New York Times best-selling author Sawyer Bennett has written her most gripping and poignant tale yet. Provocatively heart-breaking, audaciously irreverent and romantically fulfilling, The Hard Truth About Sunshine exposes just how very thin the line is between a full life and an empty existence.
An angry, bitter amputee.
An optimist losing her eyesight.
A dying kid.
A suicidal thief.
Four people with nothing in common but their destination.
Despite having narrowly escaped death's clutches, Christopher Barlow is grateful for nothing. His capacity to love has been crushed. He hates everyone and everything, completely unable to see past the gray stain of misery that coats his perception of the world. It's only after he involuntarily joins a band of depressed misfits who are struggling to overcome their own problems, does Christopher start to re-evaluate his lot in life.
What could they possibly learn from one another? How could they possibly help each other to heal? And the question that Christopher asks himself over and over again...can he learn to love again?
He's about to find out as he embarks upon a cross country trip with a beautiful woman who is going blind, a boy with terminal cancer, and an abuse victim who can't decide whether she wants to live or die.
They will encounter adventure, thrills, loss, and love.
And within their travels they will learn the greatest lesson of all.
The hard truth about sunshine...
Warning: This book deals with some tough issues including suicide and sexual abuse.
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Great Emotional Story!
- Cyndi Marie
Love is Watching Someone Die
Yes and no. Yes, because the story and message are powerful and emotionally engaging, but also no, because I don't know if my heart can take it! This is not a lighthearted or easy listen. Some parts will gut you and rip your heart out, but others will make you laugh and leave you feeling hopeful. Just be prepared to feel every emotion when you start this story!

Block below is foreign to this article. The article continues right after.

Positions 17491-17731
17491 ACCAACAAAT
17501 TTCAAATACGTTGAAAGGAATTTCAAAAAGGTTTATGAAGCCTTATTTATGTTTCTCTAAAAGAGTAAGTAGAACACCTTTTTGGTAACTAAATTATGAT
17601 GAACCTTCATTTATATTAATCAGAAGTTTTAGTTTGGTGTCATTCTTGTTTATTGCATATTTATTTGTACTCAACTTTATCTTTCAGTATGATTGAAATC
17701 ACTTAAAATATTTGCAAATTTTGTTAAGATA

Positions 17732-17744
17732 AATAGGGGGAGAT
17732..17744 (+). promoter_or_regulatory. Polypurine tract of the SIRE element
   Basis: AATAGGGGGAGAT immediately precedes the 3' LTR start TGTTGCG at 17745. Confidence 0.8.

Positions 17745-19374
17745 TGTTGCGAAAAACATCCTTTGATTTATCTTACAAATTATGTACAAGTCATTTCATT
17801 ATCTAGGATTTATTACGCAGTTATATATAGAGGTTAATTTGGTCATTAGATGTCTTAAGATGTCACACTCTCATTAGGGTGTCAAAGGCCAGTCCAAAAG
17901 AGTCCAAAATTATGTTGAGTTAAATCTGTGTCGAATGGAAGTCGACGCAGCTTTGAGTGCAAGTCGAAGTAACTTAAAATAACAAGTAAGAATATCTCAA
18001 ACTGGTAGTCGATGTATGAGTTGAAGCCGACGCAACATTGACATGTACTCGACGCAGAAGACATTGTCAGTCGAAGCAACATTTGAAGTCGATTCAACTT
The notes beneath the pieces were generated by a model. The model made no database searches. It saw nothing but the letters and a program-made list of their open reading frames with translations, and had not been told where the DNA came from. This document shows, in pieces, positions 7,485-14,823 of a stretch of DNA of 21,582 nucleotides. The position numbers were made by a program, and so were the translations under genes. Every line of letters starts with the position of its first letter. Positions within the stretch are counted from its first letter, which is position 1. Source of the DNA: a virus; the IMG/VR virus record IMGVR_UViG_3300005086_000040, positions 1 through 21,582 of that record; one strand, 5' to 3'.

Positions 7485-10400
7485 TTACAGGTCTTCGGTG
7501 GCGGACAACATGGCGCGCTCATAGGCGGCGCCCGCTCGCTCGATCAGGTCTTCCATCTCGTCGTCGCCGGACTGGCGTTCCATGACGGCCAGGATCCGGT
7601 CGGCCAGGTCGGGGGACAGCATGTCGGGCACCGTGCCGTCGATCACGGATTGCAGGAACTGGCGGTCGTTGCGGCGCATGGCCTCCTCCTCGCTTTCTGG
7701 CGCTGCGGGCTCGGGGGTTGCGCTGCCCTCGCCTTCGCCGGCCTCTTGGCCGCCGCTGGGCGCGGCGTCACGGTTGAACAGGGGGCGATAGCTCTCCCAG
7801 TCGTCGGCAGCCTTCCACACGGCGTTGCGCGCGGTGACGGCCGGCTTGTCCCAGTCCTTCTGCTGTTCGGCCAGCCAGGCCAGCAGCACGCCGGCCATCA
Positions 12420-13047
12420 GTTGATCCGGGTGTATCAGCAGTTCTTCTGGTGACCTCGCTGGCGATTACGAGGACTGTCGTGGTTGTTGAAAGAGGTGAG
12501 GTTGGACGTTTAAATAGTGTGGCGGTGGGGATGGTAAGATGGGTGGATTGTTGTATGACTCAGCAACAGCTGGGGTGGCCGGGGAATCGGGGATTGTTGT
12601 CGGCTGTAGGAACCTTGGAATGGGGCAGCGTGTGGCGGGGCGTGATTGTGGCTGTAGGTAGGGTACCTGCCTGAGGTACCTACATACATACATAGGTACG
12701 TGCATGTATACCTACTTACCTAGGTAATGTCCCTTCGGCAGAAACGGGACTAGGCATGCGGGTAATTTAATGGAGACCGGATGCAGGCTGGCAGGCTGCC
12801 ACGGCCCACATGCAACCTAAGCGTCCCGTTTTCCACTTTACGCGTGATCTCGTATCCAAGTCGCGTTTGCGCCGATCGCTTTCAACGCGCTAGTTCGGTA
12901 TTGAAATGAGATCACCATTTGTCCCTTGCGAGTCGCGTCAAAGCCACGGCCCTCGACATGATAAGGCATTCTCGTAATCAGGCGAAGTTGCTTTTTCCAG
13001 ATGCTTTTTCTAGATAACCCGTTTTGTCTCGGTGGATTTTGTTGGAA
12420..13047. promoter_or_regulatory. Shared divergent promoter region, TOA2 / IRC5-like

Connor was my favorite because I felt that he was the most honest and brave of the group. He accepted (as much as a teenager could) what life had dealt him and tried to make the most of what life he had left to live. I loved how many things he was able to cross off his bucket list and how the group rallied around him.
So much emotion and feeling! Reading the words is one thing, but Lance's narration made the grief and joy our characters experienced palpable. I thought his female voices were OK, but honestly, his voice is so deep that I don't think he could have performed them any better. His narration as Christopher, however, was so powerful and perfect.
Again, yes and no. I wanted to know what our band of travelers would do next and what adventures they would encounter, but I also couldn't handle it all emotionally at once. I needed time to process and understand what these characters were experiencing and going through.
When I finished this book, I kept hearing the song "What Sarah Said" by Death Cab for Cutie in my mind. One line in that song has always stuck out to me - "love is watching someone die, so who's gonna watch you die?"
Though a sad sentiment at first glance, I personally feel it's what it means to truly love someone. Standing with them through the pain, set backs, and heartbreak and ultimately as they say goodbye. Our characters experience this, but instead of letting the grief overwhelm them, they open their hearts and let themselves love and be loved in return. This was a truly emotional and powerful listen that I won't soon forget.